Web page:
Sunday, July 16, 2006

Public Debt and Government Bonds in a Pandemic

Conversation in the hallway:"Don't you think that a pandemic will drive up public spending, drive down the GDP, increase the debt-to-GDP ratio and thus have a negative impact on US Bonds?"

Well, while it is true that the debt-to-GDP ratio will increase, you have to look at the over-all net effect. A pandemic is very likely to prompt a classic "flight to quality" situation, which would increase credit spreads. Moreover, central banks around the world will do everything they can to preserve order, and their tool of choice would be to increase liquidity.

Debt-to-GDP in Perspective

There are good reasons to believe that the increase in the debt-to-GDP ratio is a much smaller order effect. For example, consider the current CIA Fact Book list of debt-to-GDP ratios. Using the 2005 data, the US ratio is an uncomfortably high 64.7%, but this is not the worst the US has seen. The ratio at the end of the Second World War was 120%. Also, this ratio is not bad in comparison with Japan with a current ratio of 170%.

To be sure, Japan's debt level does hamper its economy, and it should be reduced. The point is simply that if the US debt-to-GDP were to increase substantially in the event of an H5N1 Pandemic, then the long-term impacts on the bond market or economic activity would probably no worse than those of a "normal" recession.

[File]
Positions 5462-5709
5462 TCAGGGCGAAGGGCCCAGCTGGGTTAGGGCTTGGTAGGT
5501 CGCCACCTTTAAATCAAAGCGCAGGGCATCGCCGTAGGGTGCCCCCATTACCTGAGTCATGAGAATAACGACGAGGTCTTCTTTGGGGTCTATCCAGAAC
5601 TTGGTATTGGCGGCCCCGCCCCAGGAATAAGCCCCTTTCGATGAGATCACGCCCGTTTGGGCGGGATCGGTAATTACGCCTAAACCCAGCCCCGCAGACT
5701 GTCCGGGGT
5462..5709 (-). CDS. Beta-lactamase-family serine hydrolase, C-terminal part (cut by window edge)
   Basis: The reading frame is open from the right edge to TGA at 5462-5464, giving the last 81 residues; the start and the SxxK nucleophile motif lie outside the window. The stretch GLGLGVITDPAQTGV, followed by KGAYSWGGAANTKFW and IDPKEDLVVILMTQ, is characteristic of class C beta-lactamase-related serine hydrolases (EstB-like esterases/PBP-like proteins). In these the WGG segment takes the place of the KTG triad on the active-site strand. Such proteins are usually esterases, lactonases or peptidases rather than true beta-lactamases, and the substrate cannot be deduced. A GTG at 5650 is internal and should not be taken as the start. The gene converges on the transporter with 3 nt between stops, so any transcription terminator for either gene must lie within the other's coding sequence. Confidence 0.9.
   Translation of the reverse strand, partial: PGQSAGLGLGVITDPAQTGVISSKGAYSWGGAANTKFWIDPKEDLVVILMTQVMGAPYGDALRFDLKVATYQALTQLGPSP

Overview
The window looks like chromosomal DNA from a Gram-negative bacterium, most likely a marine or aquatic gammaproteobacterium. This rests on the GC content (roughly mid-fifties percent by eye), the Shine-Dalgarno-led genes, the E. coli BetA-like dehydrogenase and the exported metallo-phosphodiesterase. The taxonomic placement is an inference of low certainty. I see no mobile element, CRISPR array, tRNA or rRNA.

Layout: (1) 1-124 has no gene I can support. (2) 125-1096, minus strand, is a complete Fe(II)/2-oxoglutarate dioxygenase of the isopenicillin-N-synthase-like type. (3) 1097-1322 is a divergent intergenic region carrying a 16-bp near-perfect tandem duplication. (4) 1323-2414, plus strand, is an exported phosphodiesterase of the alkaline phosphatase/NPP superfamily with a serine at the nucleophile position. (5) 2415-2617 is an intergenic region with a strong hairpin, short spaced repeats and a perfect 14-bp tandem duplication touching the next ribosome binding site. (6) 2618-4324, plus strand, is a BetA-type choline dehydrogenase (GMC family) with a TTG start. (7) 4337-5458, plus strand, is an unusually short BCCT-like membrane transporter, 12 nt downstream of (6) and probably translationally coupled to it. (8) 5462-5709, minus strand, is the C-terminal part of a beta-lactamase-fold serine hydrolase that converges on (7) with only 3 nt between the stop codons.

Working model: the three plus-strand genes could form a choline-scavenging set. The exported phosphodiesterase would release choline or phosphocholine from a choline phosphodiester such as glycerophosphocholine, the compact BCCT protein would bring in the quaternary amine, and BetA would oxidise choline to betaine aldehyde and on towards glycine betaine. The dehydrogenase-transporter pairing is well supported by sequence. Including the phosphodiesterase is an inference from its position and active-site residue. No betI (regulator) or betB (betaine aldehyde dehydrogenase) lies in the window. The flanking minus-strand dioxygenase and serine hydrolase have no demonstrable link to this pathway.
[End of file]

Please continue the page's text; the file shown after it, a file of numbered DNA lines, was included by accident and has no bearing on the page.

Practical Advice

I am not a registered financial advisor, nor do I play one on TV. Still, I happily argue that if the H5N1 virus acquires efficient H2H transmission, then---
  • Stocks will go down
  • Credit spreads will widen
  • Reserve currencies (USD, JPY, EURO) will appreciate vis-a-vis non-reserve currencies
  • US Government Bonds will do very well
"It's hard to make predictions..."

And, as Yogi Bera continued, "especially about the future." Moreover, Yogi was right. In particular, it is hard to make a serious, scientifically defensible prediction of the arrival time of the next influenza pandemic.

Still, the uncertainty of the arrival time should not cloak the fact that some subsequent economic developments are essentially forced. Specifically, I would argue that price appreciation of US Government bonds is as close to a "lock" as one is likely to find in a financial lifetime.


Blogger gs3gs3 said...

seems that the 120% was war-related:

11:32 AM  
Anonymous Florida1 said...

I completely agree with your practical advice. We have been discussing these issues since February at FluTrackers in our economic forum.

12:57 PM  

Post a Comment

Links to this post:

Create a Link

<< Home